A Trick to Start Good Habits

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Some things that are good for us aren’t particularly fun. I don’t love taking vitamins or flossing my teeth, and even though I enjoy yoga and walking, many days I don’t feel like it. But I almost always feel better afterwards.

It takes work to maintain health and peaceful surroundings, but once the work is done, there are generous rewards to those who put in the effort.

Associating New Habits with Old Habits

One strategy I am working on to help me remember to do certain things that I have decided are good for me is associating the new habit with something else that I do almost on autopilot. For example, I try to make the bed and take my morning vitamins everyday before I get in the shower. Taking vitamins first thing in the early morning honestly makes me feel gross, so although that seemed like the conventionally obvious time to take morning vitamins, it wasn’t a good fit for me personally. Since I don’t take a shower first thing in the morning, and by the time I do I have usually at least eaten or drank something, this is a time that makes sense to me. Having an unmade bed makes the whole room feel messy and out of order to me, so that was one of those small things I wanted to get a grip on.

As I have been working on developing the habit of taking evening vitamins and flossing my teeth at night, I have noticed a trend that I tend to skip these habits on the weekends, particularly when I have stayed up or stayed out late. Therefore, I am thinking that it might be a good idea to do these things when getting ready before going out or just in general in the late afternoon or early evening during the weekend days to try to increase the likelihood that I will actually do them on those days.

I am also working on developing the habit of going for a walk everyday, and then getting the mail on the way back home. I am pretty bad about going to the mailbox everyday, so that is something I am trying to get better at. I am also working on doing a load of dishes and a load of laundry after I get back from my walk, because just keeping up with these household chores along the way each day makes a huge difference not only each day but also each weekend. I love starting the weekend off with a clean kitchen and having all my favorite clothes washed and ready to wear.

To maintain my paperless surroundings, I am trying to hit the scan button on my scanner every time I walk by it, so I am processing my items to be scanned as they come in each day, rather than collecting them in a pile to be scanned later, that will just stare at me.  I am also working on associating processing the actual paper mail with one of my afternoon email process times, so I am going through that on a daily basis rather than accumulating a pile of mail to deal with later.

Short and Long-Term Benefits of Sticking to Good Habits

Just within a day, I notice a major difference between how I feel on days when I do yoga and meditate first thing in the morning and when I don’t. These seem like such simple activities and missing doesn’t seem like such a big deal, which is what I tell myself on days when I feel like I don’t have the time or don’t feel like it. But almost every single time I miss, particularly yoga, I can immediately identify differences between the days I do and the days I skip.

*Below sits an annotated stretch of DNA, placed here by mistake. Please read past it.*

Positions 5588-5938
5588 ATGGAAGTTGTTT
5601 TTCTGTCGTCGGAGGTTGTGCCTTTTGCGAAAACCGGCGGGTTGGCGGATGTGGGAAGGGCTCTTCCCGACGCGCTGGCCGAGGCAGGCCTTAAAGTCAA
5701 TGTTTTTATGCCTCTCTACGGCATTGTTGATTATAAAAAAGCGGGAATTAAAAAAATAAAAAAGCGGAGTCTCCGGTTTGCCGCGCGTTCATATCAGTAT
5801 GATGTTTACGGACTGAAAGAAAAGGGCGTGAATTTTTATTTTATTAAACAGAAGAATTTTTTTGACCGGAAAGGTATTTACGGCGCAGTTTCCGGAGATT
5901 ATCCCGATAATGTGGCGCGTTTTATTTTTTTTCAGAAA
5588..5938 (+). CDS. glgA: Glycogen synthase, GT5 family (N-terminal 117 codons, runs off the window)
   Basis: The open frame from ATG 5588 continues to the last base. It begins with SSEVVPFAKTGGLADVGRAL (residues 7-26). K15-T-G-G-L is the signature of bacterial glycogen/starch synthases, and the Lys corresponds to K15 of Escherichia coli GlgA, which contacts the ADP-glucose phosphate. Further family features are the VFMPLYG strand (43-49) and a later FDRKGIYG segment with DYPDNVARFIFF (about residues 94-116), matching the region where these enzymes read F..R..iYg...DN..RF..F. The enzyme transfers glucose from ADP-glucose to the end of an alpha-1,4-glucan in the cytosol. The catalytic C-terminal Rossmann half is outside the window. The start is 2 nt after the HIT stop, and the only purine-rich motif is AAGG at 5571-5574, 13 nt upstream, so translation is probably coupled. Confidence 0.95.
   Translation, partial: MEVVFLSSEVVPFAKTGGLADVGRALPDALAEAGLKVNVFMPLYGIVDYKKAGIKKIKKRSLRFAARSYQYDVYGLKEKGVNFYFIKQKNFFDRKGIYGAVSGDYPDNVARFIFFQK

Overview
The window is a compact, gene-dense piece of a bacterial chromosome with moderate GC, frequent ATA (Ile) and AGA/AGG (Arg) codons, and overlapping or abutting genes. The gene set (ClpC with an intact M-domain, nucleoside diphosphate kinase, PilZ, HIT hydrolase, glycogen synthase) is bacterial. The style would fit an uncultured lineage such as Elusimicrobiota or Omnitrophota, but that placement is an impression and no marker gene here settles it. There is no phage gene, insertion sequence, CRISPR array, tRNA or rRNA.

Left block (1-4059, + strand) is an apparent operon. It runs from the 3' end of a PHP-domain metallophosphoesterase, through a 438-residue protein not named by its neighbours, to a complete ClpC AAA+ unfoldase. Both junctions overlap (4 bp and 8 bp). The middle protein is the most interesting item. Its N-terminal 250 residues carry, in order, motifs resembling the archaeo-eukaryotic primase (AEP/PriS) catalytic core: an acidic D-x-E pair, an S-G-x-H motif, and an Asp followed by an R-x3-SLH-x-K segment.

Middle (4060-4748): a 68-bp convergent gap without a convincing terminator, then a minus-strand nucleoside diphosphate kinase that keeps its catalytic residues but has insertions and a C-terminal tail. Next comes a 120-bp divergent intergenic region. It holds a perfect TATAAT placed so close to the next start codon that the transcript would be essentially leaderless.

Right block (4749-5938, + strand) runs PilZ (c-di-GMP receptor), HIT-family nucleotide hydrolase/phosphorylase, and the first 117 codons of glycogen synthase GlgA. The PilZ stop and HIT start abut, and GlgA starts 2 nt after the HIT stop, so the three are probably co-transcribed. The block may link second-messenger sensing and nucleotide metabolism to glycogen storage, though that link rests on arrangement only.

I feel the short-term benefits of sticking to these habits physically and mentally. If I haven’t given myself the chance to stretch, I feel stiff, as compared to how good I feel the whole day after just 20 minutes of yoga. I am so much more aware of my legs and spine on the days that I do yoga in the morning, and find myself correcting my posture or stretching throughout the day to prevent muscle tension. Mentally, I have a much more positive outlook on the day and I am better equipped to deal with the little unexpected things that happen. I am not saying that the days I do yoga are perfect, but I can tell that I have a much better attitude all day on a yoga day. On a non-yoga day, I am more likely to go off the deep-end over something inconsequential.

When it comes to the long-term, I am certain that a regular yoga and meditation practice works wonders for the cells. There is plenty of information out there to support this, but I honestly don’t even need that to know that I am doing what just makes me feel healthy. As for walking, every time I read something about the long-term health benefits of walking, I am not surprised in the least.

When it comes to the little things of flossing and taking vitamins, it is more of a mental boost than anything in the short-term. Just like with yoga, meditation, and walking, I simply feel good about myself for having done these things. In the long-term, I want to look back and be able to say I did everything I could to make myself as healthy as possible. I missed getting calcium a lot in my 20s, even though I knew better, and you can’t get the calcium back into those years. And I would love to actually go to the dentist and tell the hygienist that I floss everyday and feel good about being truthful!

I have most of these habits listed on my “Rituals” list, as I am working on getting better at doing the things on there by using the trick of grouping tasks together in a way that makes sense to me. I try to remind myself of the long-term benefits of doing these things, and I think having an idea of the short-term benefits sometimes can be even more motivating, especially in a particularly lazy moment.

What trick works for you to keep on track when you are not feeling the good habit vibe? Share your thoughts!

image credit: La Melodie

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